Back to Ganoksin | FAQ | Contact

Cracked opal repair


#1

Hello,

I have someone in the Atlanta area who has an opal ring that has
slightly cracked; it is a family heirloom and she was wondering if
there were a way to repair it with a glue or resin before it chips
off. Can anyone here help? She’s not far from Atlanta; I’ll be glad
to pass a name on.

Thank you,
Donna-Cluny


#2

You can use opticon…slow heating of the piece with opticon on the
surface…let it sink in, add hardener, clean off. You can heat
opals enough to use opticon, you may even be able to do it while it’s
in the ring setting. I use the heat from my dop wax heater…which is
nothing more than a metal box with a 100 watt lightbulb.

jeanne


#3

I’ll add an “amen” to Jeanne’s suggestion of Opticon for repairing a
cracked opal. I’ve used it with great results. I’ve placed the stone
with the Opticon in a vacum chamber for a few seconds and then put it
under a warm light bulb for over night. Of course the treatment must
be disclosed.

Jo
www.timothywgreen.com


#4
I'll add an "amen" to Jeanne's suggestion of Opticon for repairing
a cracked opal. I've used it with great results. I've placed the
stone with the Opticon in a vacum chamber for a few seconds and
then put it under a warm light bulb for over night. Of course the
treatment must be disclosed. 

It should be mentioned, however, that opticon has it’s limits. One is
that it can only affect a fracture that reaches the surface. That
seems obvious, but sometimes people think a fracture does this, when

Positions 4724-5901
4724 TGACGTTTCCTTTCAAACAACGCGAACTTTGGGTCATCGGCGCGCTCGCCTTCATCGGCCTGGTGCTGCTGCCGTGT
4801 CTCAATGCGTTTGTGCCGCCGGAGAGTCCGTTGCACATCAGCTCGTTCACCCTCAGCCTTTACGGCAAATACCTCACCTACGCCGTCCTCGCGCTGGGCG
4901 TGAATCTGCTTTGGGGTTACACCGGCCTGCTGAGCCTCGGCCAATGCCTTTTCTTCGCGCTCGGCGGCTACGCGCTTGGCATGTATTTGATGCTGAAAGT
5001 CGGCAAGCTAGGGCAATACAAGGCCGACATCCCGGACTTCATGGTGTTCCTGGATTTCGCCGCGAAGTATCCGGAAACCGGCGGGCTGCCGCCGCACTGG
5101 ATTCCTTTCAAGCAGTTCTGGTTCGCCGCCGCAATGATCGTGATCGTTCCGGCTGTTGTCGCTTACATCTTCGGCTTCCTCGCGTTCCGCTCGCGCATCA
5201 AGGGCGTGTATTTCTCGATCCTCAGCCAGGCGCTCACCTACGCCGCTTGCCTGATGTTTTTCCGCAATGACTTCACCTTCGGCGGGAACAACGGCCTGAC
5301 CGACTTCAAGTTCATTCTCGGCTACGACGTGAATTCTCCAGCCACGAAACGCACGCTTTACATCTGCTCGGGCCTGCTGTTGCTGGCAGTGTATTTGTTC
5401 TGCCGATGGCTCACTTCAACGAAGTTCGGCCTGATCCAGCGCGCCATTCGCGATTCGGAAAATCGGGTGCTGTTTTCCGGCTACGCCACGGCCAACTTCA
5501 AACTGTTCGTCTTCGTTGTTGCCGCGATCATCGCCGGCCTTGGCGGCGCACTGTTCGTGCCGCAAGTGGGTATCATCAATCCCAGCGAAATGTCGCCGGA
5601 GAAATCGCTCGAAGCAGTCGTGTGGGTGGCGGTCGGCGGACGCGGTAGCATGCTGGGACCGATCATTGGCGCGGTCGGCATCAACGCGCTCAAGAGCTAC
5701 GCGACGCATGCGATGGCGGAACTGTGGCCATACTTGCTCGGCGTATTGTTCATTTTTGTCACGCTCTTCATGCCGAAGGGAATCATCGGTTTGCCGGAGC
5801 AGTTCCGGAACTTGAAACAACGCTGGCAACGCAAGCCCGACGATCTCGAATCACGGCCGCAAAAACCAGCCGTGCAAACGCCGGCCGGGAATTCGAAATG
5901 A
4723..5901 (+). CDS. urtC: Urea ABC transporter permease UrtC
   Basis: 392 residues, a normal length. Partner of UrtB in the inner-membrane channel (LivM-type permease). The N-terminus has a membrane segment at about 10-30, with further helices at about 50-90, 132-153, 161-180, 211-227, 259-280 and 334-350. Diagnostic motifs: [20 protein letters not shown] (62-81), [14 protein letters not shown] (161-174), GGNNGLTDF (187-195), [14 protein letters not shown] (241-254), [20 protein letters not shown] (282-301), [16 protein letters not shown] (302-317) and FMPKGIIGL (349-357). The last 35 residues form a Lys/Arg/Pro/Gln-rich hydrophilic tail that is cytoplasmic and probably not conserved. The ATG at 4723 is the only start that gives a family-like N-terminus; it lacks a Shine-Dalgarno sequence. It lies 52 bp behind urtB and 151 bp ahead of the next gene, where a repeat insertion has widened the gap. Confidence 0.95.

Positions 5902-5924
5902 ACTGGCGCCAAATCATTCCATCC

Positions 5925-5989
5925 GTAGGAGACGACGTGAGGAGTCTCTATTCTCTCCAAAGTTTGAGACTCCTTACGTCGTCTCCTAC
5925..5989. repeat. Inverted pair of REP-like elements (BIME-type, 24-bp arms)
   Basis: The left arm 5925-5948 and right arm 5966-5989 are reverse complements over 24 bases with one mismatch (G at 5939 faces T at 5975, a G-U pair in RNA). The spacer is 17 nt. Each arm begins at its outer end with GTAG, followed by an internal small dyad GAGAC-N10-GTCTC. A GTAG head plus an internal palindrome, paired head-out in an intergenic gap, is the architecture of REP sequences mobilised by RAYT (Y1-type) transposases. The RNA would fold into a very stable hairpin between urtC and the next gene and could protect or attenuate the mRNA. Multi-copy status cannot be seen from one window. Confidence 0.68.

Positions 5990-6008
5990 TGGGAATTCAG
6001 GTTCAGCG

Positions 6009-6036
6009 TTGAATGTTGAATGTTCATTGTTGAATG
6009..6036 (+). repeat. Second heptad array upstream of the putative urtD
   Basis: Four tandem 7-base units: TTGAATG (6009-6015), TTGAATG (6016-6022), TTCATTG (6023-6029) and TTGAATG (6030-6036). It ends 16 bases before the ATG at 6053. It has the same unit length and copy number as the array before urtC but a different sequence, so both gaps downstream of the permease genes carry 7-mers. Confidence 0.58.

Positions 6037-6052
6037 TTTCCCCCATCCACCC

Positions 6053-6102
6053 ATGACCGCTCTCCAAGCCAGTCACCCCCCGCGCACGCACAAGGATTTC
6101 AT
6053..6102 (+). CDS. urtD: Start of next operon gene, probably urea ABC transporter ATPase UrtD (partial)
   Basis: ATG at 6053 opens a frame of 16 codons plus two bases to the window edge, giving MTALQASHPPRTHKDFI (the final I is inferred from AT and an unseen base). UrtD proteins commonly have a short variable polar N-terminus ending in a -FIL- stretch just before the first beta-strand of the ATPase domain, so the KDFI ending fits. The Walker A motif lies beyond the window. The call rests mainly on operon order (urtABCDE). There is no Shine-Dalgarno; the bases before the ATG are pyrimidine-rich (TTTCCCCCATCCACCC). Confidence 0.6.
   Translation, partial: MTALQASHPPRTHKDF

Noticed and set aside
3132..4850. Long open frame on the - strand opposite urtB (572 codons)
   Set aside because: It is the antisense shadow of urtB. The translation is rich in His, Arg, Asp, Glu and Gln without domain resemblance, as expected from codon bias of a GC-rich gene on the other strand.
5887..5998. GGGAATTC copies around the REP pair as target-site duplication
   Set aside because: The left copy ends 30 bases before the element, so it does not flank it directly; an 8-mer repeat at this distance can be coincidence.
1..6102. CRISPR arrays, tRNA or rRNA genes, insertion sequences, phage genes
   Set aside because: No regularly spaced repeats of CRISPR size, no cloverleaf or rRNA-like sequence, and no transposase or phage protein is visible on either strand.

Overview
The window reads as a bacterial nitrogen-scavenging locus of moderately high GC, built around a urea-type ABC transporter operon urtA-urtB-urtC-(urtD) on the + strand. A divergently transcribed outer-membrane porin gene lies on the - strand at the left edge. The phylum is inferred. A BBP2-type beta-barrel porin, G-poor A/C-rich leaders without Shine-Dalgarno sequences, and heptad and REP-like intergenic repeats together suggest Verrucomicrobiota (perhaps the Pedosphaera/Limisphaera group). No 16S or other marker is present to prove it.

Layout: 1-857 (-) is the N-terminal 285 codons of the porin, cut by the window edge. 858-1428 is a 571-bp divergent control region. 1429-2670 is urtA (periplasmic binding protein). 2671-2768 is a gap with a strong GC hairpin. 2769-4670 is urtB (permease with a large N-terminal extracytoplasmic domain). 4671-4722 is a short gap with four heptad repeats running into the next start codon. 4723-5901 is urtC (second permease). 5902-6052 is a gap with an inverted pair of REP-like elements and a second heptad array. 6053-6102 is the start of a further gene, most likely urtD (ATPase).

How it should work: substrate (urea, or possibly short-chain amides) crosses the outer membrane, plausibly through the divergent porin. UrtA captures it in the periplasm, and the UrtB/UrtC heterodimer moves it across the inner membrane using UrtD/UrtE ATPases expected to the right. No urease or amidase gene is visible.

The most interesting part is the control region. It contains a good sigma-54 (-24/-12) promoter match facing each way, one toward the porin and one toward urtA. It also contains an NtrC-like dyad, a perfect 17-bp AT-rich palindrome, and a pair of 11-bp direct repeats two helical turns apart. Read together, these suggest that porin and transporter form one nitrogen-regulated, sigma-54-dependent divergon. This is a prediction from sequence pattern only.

it does not. Also, opticon is applied first as a liquid resin, one
part of an epoxy based formula. The second part is usually applied
afterward. What this means is that the hardener cures the resin near
the surface, where it can reach. But it does not penetrate as deeply
as the original resin applicaion. That application does most of the
work to make the fracture less visible, of course, but those
portions of tht first application that are more than a trace below
the stone surface are not actually cured or hardened. That means
those areas do not act as an adhesive, only as an optical aid in
hiding the fracture. The importance of this is that the OP wished a
treatment to not only heal the fracture visually, but physically as
well, so the cracked part of flake would not come off. Opticon is
only marginally of use in this, because only the surface resin is
cured and therefor acting as a glue. The uncured resin might be a bit
gummy after a while, but doesn’t offer much in real adhesion.

Another product that may be worth trying is a cyanoacrylate based
glue. Sold for gluing glass together, it works well at being
virtually invisible when on materials with refractive indexes close
to glass. The stuff I’ve got in mind (no specific brand, there are
several available) is cured by ultraviolet light, so it only works
with materials that will allow UV to penetrate. Ordinary super glue
probably isn’t such a good choice, because it cures so quickly that
it would be hard to get decent penetration of the fracture. But the
UV curing stuff can be applied in darkened or UV free location